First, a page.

Using impactful visuals to sell the arts

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Professional camera preparing photography

We invited the wonderful Jane Hobson to talk about how careful planning results in stunning photographs – something she happens to be an expert in! – and ultimately, bums on seats.

Beautiful photo of person leaping on stage

© Jane Hobson. Cedar Lake Contemporary Ballet in “Necessity, Again”, by Jo Stromgren, Festspielhaus, Baden Baden, Germany, for Dance Consortium

It’s only words… or is it?

Whilst a beautifully crafted piece of copy is a joy to behold, its impact can be multiplied by the judicious use of a cracking photograph. In fact, I’m willing to bet that some reviews are only read because the accompanying image has grabbed the reader’s attention. As for getting bums on seats, a striking poster, leaflet, social media post or web ad invites the beholder to engage with the emotion or theme of the production, and to at least consider booking.

So how can you maximise the chances of this happening?

  1. Quality. Horses for courses. There are photographers who are performing arts specialists for a reason. It’s a specialist area. It takes years of experience, constant practice, and rather pricey camera gear. (I swear the camera sensor manufacturers are in league with contemporary dance lighting designers!) Even within the performing arts, there are photographers who are stronger in one area or another, whether dance or circus, opera or theatre, studio work or live performance – check portfolios and client list. The quality of the imagery is key to whether your communications will get seen/not and how/whether they are responded to. If you don’t have the budget for someone external (see point 3, and remember to budget next time) then by all means DIY/get a mate with a camera in, but please bear the following pointers in mind (and remember to budget next time – I can’t say this too often!)
  2. Plan. Do you need a studio shoot or a live performance/theatre lighting shoot? Sections or full dress? What costumes and lighting will you need? Full cast/not. What are your deadlines? Which media do you need to shoot for (see also below)? Portrait or landscape? (All of these, except for portrait v landscape, impact on timing and cost.)
  3. Budget. I know the arts are underfunded and that budgets are tight, but if you are in the lucky position of being Arts Council/Kickstarter/etc. funded, please remember to put in a budget for marketing and PR that includes photography. I know it sounds obvious but…get a quote first.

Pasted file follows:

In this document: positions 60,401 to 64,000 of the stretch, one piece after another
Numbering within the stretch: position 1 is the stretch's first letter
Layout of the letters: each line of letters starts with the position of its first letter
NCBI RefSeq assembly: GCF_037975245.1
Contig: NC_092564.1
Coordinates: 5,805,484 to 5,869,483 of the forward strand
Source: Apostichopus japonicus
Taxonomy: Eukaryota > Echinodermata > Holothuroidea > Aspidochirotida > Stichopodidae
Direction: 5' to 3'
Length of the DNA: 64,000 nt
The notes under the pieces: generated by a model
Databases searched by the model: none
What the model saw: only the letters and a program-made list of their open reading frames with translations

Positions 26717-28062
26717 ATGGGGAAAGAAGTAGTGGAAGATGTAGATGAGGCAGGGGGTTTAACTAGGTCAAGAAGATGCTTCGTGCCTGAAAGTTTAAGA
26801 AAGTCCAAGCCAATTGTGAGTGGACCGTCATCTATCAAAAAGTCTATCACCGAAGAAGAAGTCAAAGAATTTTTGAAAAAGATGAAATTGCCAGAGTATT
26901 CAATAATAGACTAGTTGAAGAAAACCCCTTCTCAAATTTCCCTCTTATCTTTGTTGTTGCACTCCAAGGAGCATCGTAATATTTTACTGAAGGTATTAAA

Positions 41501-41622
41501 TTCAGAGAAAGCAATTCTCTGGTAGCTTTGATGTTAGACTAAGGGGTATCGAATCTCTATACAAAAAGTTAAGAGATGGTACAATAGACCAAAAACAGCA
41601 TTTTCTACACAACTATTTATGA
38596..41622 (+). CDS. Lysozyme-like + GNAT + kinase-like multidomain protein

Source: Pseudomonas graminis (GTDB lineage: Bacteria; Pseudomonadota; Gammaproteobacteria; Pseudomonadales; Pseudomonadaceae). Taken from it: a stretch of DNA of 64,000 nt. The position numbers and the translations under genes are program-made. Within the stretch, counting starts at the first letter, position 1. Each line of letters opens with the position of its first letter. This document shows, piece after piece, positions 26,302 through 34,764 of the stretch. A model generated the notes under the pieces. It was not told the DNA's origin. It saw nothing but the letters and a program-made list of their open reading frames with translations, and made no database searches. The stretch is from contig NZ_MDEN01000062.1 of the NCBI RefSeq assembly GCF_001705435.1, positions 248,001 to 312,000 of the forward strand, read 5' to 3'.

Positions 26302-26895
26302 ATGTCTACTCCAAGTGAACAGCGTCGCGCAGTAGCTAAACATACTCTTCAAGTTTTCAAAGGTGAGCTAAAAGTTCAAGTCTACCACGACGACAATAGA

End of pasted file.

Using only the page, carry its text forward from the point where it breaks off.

4. Single-minded proposition. What is the one key thing that you wish to convey about the production? (Hint: it’s not ‘come and see this show’) The images selected should help you convey this.
  5. Target. Choose your media according to your target market and when/where they will be most receptive. (This probably warrants a whole post to itself – if in doubt, HdK can advise!)
  6. Shoot. Look for striking shapes, expressions, lighting, moments – they can be subtle or not-so-subtle, but things that trigger something in the photographer are likely to also trigger something in the audience. (Also, keep your photographer in water/hot beverages – it’s thirsty work, and you will become a favourite client if you do!)
  7. Select. Choose an image or a small set of images that convey key intelligence about your production. Whether it’s a theme, key character, moment or emotion (or all four!) Avoid spoilers though, and try not to overload with too many messages – simplicity is key here.
  8. Spread. Having multiple options of images (though not too many – you don’t want to reveal the whole show!) for use across social media can help keep the message fresh/keep intrigue up.

In putting together this guest post, I have probably both told granny how to suck eggs for the experienced, and made it sound too complicated for the uninitiated. Such is the nature of having only a limited space! It goes without saying that HdK are the experts and that, whatever the experience level within arts marketing the client has, HdK will be able to discuss your own particular needs, opportunities and logistics with you – in language you understand.

Jane Hobson

Jane is a photographer who specialises in the performing arts, and has a director/partner level background in advertising, brand and creative strategy (as well as market research). Her clients include Scottish Ballet, Sadler’s Wells, Rambert, English Touring Opera, Birmingham Stage Company, etc.